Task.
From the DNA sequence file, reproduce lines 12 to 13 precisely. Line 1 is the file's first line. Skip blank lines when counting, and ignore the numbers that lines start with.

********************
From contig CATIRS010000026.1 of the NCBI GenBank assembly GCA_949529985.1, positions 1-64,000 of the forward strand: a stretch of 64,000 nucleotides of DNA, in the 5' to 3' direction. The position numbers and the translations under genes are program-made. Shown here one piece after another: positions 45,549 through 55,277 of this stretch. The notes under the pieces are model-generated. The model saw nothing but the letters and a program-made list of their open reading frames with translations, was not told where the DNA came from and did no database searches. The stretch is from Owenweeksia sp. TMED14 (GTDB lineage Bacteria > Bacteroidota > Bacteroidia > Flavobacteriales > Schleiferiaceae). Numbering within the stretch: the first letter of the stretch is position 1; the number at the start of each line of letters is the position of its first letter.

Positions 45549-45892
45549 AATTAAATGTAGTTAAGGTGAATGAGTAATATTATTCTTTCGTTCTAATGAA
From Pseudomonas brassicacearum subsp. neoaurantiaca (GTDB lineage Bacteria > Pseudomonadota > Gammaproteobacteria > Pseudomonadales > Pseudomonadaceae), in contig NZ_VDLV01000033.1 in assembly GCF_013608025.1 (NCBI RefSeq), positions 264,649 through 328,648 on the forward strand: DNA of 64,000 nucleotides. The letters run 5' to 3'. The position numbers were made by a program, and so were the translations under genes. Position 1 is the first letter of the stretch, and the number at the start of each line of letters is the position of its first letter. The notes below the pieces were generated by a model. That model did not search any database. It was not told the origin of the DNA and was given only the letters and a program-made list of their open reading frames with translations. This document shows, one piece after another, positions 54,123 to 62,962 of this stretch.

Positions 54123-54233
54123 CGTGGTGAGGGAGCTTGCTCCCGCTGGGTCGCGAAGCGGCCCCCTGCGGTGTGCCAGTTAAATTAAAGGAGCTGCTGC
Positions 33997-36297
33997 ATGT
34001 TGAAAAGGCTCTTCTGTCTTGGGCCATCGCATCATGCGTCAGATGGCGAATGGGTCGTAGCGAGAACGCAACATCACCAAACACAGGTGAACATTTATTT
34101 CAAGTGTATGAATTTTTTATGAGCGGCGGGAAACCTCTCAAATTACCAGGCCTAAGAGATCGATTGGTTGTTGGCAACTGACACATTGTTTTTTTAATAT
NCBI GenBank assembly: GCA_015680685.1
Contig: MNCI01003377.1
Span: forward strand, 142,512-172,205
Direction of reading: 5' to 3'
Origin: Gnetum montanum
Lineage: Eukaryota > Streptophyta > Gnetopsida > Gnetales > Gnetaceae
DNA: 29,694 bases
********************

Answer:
Contig: MNCI01003377.1
Span: forward strand, 142,512-172,205